The Associated Industries of Massachusetts reports that its business confidence index has hit its lowest point in the 17 years that the organization has conducted the poll.
The meltdown in the stock and credit markets has caused confidence among Bay State employers to plunge to its lowest levels since the recession of the early 1990s.
Associated Industries of Massachusetts reported on Thursday that its Massachusetts Business Confidence Index fell this month to the lowest point in the index’s 17-year history.
The index dropped to 41.4 this month from 46.5 in September, falling below its previous low point of 41.5 that was set in December 1991 as the state was emerging from a previous recession.
Readings below 50 indicate that the general mood is more negative than positive about the economy. The index has been largely trending downward in the past year amid worsening economic conditions in the state and across the country.
“Basically, people are hunkering down,” said Brian Gilmore, AIM’s executive vice president of public affairs.
About 68 percent of respondents said they viewed national economic conditions as “bad,” compared with 58 percent who said they believed that to be the case about the state’s economic conditions.
“People think the state’s a little better off,” Gilmore said. “The question is, will it stay that way?”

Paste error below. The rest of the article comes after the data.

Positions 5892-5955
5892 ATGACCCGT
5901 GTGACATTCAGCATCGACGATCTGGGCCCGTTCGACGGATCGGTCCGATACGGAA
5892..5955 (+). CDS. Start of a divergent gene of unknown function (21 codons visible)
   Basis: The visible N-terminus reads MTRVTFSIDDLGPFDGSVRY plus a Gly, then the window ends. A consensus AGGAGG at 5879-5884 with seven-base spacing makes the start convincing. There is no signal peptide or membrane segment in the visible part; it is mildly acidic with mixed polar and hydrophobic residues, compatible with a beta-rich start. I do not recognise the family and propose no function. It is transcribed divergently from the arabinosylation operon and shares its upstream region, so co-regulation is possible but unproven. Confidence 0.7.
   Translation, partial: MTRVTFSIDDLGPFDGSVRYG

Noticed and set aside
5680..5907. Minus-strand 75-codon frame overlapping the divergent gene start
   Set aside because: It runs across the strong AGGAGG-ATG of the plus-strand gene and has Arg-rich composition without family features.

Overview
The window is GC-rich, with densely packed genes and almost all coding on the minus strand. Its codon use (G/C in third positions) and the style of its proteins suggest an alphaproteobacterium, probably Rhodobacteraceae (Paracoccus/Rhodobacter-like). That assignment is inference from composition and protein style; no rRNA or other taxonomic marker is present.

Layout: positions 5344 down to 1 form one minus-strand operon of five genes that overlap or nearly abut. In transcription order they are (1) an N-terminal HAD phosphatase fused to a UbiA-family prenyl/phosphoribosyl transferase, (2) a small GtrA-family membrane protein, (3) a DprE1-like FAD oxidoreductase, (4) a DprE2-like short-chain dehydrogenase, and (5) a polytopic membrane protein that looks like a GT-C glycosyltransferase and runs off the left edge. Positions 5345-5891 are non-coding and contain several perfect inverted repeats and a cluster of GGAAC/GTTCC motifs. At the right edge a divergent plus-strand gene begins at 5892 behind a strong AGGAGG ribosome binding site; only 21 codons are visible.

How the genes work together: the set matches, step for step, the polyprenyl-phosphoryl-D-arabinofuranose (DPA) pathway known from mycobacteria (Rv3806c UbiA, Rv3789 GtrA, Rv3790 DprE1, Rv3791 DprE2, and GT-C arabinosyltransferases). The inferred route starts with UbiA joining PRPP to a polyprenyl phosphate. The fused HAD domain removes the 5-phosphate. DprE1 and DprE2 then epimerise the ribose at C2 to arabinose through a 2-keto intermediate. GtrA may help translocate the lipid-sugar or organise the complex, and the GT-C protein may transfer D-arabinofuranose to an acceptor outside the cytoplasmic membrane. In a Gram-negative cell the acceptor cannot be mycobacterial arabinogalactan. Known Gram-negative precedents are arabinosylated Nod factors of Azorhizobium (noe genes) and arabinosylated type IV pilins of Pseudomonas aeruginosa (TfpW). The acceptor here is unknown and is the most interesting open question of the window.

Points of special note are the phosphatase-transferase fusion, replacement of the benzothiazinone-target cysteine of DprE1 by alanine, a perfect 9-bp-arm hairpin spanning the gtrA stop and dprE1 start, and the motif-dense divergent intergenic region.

Gilmore said he is hopeful the index will improve next month, partly because many companies are still finding they can get loans when they need them.
“A lot of businesses are not having a tough time getting credit as they feared,” Gilmore said. “(Major banks) might have tightened lending standards, but they have money to lend and they’re anxious to lend money.”
Consumers in Massachusetts also remained pessimistic in October, although their attitudes didn’t change much since July, according to a separate report from Boston research firm Mass Insight Corp.
Mass Insight’s Consumer Confidence Index stayed essentially flat, at 51, compared with 50 in July, even as national consumer confidence plunged over the same time. The state index – which is still at its second lowest point – is based on a phone poll of 500 consumers in the state.
The October polling showed that consumers’ outlook in the state has largely stabilized: About 41 percent of consumers said jobs are hard to get in the areas where they live, compared with 40 percent in July. About 31 percent said they expect conditions will get worse in six months, compared with 32 percent in July.
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